Examples of Building Stronger, Safer Community
- Education on personal safety about the home and out and about
- Considering lighting and emergency indicators
- Safety & Security On-Line (educating neighbors about on-line fraud, phishing, ID theft, etc.)
- Checking on people who live alone
- Safety for hearing impaired persons
- Considering traffic safety issues in the community
Strategies for Improving Community Watch
- Working to incorporate Block Captains
- Organizing a Celebration of Safe Communities (as part of a national program each October)
- Recognizing volunteers who have helped to build safer communities
Download and Print This CHECKLIST FOR EXTENDED DEPARTURES FROM FEARRINGTON.
For questions, comments, or suggestions related to Fearrington Community Watch and/or our Community Watch web content, please feel free to use this easy on-line form. We value your feedback.
All About CodeRED Emergency Notification
What is CodeRED?
Chatham County has contracted with Emergency Communications Network, Inc., of Ormond Beach, Florida, for its “CodeRED” high-speed telephone emergency notification services. The CodeRED system gives county officials the ability to deliver prerecorded emergency high-speed telephone notification / information messages to targeted areas or to the entire county at a rate of up to 60,000 calls per hour. This is essentially a reverse 911 system, which can only be activated by designated Chatham county Emergency Management officials, and which is only used for rapid emergency notifications. NEW: Beginning on July 01, 2015, Chatham County will start to use the CodeRED system to issue severe weather alerts. This service will be especially important for those who do not have a smartphone for weather apps.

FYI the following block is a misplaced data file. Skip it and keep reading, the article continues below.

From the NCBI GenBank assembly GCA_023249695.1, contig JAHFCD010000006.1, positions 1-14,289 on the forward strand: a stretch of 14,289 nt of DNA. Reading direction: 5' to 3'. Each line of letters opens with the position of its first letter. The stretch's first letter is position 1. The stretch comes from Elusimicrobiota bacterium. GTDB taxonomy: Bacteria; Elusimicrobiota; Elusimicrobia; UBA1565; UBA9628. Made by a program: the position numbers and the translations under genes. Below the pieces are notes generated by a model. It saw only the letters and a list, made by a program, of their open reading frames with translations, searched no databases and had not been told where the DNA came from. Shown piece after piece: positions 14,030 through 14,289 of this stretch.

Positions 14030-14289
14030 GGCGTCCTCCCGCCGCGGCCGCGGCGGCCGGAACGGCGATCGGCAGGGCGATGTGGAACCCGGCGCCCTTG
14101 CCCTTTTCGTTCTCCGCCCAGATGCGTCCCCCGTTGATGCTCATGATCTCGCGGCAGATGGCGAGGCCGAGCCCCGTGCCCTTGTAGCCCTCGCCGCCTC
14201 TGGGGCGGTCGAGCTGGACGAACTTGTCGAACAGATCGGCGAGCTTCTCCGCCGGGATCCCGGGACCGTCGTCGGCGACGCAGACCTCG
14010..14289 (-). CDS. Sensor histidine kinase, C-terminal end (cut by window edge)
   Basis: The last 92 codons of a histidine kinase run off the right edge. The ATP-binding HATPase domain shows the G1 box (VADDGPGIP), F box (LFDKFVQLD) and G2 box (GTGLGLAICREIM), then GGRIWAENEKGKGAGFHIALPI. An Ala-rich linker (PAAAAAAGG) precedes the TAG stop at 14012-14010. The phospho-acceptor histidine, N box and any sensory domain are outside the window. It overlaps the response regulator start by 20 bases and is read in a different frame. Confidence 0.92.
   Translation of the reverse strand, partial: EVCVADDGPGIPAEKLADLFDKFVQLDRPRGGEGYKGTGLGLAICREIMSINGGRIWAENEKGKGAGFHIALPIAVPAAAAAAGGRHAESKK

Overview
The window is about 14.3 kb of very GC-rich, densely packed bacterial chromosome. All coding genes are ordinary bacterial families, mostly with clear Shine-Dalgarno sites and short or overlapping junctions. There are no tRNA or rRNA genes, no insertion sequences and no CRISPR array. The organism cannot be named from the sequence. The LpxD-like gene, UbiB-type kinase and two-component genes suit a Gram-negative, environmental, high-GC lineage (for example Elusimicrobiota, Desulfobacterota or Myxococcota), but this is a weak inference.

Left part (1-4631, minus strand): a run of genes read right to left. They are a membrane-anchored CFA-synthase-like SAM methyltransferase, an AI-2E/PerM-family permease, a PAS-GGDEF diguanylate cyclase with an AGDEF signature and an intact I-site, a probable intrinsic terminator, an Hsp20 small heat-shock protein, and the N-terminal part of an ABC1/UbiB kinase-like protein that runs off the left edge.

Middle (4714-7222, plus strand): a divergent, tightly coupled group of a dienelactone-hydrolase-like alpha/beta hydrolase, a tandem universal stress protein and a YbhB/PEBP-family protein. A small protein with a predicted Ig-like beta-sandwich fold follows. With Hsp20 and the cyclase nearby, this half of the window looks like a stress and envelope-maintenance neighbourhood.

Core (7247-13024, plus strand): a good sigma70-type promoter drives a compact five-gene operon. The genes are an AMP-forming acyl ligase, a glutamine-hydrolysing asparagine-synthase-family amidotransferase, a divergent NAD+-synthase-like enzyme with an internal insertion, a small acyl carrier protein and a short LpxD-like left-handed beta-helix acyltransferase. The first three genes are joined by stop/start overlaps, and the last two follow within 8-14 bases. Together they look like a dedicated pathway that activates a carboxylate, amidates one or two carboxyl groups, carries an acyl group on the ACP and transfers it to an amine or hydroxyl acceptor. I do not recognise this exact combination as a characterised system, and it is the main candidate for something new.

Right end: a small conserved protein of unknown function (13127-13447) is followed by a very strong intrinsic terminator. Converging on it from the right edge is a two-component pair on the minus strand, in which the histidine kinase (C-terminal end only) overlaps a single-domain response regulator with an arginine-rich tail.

What Kinds of Emergencies?
The County uses CodeRED to alert residents and businesses of public emergencies or to provide disaster-related information, such as evacuation notices, boil water notices, bio-terriorism events, and severe weather alerts, starting on July 01, 2015. When it is activated, you will receive a clear prerecorded message over your telephone or cell phone.
How Else Can I Get Alerts About Dangerous & Severe Weather Conditions?
In April 2013, WRAL-TV released their totally FREE Weather Alert apps for smartphones. You can download the iPhone version or the Android version. You will receive critical weather alerts via voice and push notifications on your smartphone from WRAL and Chief Meteorologist Greg Fishel. Your smartphone will “wake up” with alerts and also track your location to warn you wherever you go. Listen to local weather forecasts while you are on the move. Enjoy the power of a NOAA Weather Radio, with all the convenience and precision of a smart phone. GENERAL FEATURES include: